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In a message dated 1/22/99 10:27:22 AM Central Standard Time,
[log in to unmask] writes:

<< I can't cite sources off the top of my head, but several years ago, when we
were looking for the same information, the vast majority of sources we found
support the validity of the more objective test.  Very few supported the essay
over the test.  However, working with our faculty we reached a compromise
which, I think, is working pretty well.

 We chose the College Board's Accuplacer computerized test as the first
determiner.  After setting score ranges for placement into our pre-college or
college writing courses, we then decided that, if a student seemed on the
borderline between two courses (i.e., just a few points from passing out the
lower-level course, we would give that student the option of accepting the
placement or writing an essay on a pre-determined topic and having it
holistically graded by two faculty.  If the essay confirmed the placement,
that's were the student stayed, but, if the faculty determined that the essay
showed sufficient skill to enter the higher course, the student was placed
into theat higher course.

 As I said, it seems to be working well so far.  In fact, one thing we've
learned is that the test is a pretty good indicator.  While there have,
certainly, been a number of replacements, the majority of the time, the essay
confirms the original placement.

 Also, we allow students to take the test twice; if they are not happy with
their original placement, we encourage them to spend some time reviewing the
material (in our AV library or Learning Assistance Lab) and retake test at a
later date.

 Hope this helps.  It owuld be interesting to hear what the rest of us are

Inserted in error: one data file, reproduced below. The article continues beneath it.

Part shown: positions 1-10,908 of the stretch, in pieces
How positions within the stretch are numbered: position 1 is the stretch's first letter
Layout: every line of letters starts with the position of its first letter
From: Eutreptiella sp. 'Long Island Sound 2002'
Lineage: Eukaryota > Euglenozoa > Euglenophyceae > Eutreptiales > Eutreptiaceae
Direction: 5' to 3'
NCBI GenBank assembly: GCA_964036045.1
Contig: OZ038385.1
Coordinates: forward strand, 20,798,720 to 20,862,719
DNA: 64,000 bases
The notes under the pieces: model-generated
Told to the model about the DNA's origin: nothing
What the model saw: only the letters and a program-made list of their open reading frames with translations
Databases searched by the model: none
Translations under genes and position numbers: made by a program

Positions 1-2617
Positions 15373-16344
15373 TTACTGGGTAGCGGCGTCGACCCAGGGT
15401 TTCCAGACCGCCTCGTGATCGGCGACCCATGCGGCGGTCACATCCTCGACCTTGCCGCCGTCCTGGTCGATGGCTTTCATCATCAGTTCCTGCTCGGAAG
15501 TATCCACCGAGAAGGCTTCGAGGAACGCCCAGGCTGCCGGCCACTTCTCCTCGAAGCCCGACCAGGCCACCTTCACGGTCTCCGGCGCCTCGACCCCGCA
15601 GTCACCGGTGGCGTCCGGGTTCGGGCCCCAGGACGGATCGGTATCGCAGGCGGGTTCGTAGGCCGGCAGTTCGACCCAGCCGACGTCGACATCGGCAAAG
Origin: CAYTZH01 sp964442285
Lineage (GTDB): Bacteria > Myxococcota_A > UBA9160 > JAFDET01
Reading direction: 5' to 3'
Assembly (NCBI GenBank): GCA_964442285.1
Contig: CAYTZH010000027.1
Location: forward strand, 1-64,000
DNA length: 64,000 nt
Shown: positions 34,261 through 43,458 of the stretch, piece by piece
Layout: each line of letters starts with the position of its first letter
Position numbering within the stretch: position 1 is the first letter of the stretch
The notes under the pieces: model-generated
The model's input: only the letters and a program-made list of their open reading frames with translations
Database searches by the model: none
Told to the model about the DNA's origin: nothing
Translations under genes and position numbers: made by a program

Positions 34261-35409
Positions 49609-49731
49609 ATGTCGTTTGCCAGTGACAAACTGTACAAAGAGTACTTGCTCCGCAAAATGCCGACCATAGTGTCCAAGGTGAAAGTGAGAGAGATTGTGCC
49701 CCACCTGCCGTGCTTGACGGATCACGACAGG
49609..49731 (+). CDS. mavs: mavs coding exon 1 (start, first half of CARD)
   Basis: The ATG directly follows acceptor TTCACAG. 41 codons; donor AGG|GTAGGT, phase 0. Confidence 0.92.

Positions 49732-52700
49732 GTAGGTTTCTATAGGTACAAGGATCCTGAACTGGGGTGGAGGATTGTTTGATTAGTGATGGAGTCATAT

doing, so, I hope, people will post to the list, not just privately.

 John

 >>> John Haslem <[log in to unmask]> 01/22 4:28 AM >>>
 My college is presently trying to figure out some very important things, like
 who should teach writing and how should it be taught.  Currently, we're
 interested in diagnostic exams and are considering requiring them of incoming
 freshmen as a guide for placement into skill-appropriate classes, i.e., ESL
or
 College Writing II.  My sense is that a diagnostic exam, part objective
 grammar test and part written essay, would be a very effective way of
 screening for placement.  But I don't know that research supports my sense.
 Can anyone cite sources that suggest diagnostic exams are or are not
effective
 tools for measuring student writing skills?

 John Haslem
 Knox College
  >>

I'm beginning to feel like something of a veteran in relation to 'placement'
tests for sorting out which courses students may benefit from the most. I have
taught at schools that rely solely on a standardized test like COMPASS and
others that use a writing sample to determine the best placement. As a teacher
of developmental writing and Freshman Comp., I have found that the
standardized tests do a fairly good job of sorting out those who would benefit
from a developmental writing course, but with every such course I teach I find
at least two or three students with good writing skills who should not have
been placed in developmental writing.

I am, therefore, a strong advocate of a writing sample that can be used in
conjunction with the standardized test or by itself. So long as faculty know
that their first class is an opportunity to check the proper placement of
students, we have another opportunity to correct mistakes in placement.
Departments of English must be flexible in allowing for students to move up or
down during that first week or two.

Richard Damashek
Director of Developmental Studies
Calumet College of St. Joseph
Whiting, IN